These config builders are created for all packages/bundles of the application (even your own). For example, if you create a bundle with the acme_foo extension alias, Symfony will generate the Symfony\Config\AcmeFooConfig class for you (if your dependency injection extension changes, the class is regenerated; there’s a cache warmer to generate all config classes; etc.).

We intend to keep supporting YAML, XML and PHP formats equally in the future, but we hope that these new config builders will make you give PHP config a try. The new PHP config is as concise and readable as YAML, it provides better autocompletion than XML and it requires zero dependencies and extensions.

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Amazing feature, thanks !!!
That's sexy indeed. But, can i be the devil's advocate and point out the Law of Demeter ?

Also, i'm not bothered by arrays, they reflect clearly the structure of the config param whereas here you need to indent properly to communicate what the setters returns.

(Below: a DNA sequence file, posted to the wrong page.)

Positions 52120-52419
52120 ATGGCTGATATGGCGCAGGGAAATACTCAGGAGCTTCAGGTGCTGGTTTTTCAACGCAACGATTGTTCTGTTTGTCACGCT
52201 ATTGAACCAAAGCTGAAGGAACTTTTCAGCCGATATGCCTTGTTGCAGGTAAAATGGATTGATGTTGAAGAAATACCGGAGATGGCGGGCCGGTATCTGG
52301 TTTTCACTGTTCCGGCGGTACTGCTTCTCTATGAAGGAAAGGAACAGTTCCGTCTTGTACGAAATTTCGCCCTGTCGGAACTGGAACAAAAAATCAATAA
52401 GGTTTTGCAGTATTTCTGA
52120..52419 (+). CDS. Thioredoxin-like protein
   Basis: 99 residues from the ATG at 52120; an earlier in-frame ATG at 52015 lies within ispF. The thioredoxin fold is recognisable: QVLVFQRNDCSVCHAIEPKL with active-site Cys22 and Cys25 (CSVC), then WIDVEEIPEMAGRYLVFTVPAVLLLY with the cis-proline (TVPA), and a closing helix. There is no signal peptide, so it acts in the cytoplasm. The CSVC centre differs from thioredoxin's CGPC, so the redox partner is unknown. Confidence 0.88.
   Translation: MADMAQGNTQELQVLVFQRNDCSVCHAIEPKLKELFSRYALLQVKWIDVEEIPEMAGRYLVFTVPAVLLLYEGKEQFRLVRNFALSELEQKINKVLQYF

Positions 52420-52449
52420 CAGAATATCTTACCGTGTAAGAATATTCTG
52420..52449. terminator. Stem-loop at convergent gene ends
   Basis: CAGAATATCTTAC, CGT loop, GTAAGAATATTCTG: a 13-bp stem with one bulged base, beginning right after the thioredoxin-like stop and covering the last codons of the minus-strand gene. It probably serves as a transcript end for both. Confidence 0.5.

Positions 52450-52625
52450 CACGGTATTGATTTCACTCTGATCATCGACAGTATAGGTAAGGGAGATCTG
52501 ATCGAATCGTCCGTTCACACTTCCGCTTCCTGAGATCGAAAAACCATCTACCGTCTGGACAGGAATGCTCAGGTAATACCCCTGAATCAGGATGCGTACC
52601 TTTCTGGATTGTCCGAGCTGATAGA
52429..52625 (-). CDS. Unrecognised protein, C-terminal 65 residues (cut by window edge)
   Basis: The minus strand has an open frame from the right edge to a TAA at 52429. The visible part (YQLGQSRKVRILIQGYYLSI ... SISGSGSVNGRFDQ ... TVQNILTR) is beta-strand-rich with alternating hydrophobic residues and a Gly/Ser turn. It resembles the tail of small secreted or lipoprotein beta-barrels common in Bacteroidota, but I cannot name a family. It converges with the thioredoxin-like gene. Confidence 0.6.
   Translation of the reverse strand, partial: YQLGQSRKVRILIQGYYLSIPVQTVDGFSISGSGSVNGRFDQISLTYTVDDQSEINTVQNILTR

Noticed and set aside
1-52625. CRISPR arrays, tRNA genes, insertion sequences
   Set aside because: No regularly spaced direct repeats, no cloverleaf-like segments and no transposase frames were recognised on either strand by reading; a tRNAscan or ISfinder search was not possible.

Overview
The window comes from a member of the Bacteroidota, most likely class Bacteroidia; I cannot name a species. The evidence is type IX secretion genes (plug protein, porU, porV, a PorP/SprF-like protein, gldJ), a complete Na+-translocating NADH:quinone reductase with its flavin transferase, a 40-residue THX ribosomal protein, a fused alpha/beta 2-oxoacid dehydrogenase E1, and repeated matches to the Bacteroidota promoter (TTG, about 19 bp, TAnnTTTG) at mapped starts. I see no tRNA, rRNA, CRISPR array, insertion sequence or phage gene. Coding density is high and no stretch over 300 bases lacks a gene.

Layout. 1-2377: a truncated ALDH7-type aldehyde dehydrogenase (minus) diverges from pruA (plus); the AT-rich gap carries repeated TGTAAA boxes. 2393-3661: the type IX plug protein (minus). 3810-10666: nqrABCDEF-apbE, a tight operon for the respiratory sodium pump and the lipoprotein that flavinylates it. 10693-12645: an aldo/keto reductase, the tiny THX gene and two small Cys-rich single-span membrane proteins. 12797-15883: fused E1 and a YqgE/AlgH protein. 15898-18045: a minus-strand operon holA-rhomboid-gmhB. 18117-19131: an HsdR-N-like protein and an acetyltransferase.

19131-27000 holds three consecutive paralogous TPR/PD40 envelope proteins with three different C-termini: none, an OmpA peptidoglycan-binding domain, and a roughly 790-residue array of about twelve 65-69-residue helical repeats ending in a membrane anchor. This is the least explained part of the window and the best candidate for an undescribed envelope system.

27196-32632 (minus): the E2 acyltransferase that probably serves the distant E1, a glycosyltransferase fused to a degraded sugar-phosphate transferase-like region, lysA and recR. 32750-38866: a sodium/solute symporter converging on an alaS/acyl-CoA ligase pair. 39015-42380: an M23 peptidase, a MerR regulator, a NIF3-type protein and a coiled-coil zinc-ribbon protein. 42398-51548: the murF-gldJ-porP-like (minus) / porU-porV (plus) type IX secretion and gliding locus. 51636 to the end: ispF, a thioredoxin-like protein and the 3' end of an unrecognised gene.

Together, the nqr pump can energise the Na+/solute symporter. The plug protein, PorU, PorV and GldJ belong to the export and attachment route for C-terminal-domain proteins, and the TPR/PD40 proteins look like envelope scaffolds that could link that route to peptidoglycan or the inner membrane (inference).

So I have mixed feelings about this feature: nice trick, but might pinch us in the bottom at some point
@Julien I agree with some of the things you said. The new format is not perfect. However, in my opinion, the new config is far better because of its autocompletion.

With the new config builders, you only need to type "-" and ">" in your IDE to see all available options for some package/bundle.

With the traditional arrays, you need to memorize the option names or look for in Symfony Docs because there's no autocompletion, even when using an IDE.
@Javier indeed much more useable, the devil folds on this argument :D
Nice feature! If we upgrade from Symfony 5.2 to 5.3 will it auto generate the config class for us?
@fd6130 yes
Thanks 👍
Will save me many many hours
Nice feature, thank you for the work 👍
Great feature, thank you @tobias !
Thanks Tobias!!!
@Javier sorry, but coding-by-ide-autocompletion is not the holy grail of productivity nor correctness in my experience.

I have seen the problems with this "magic" happening frequently enough in Symfony projects with Phpstorm and junior developers, that I can now recognize them from orbit.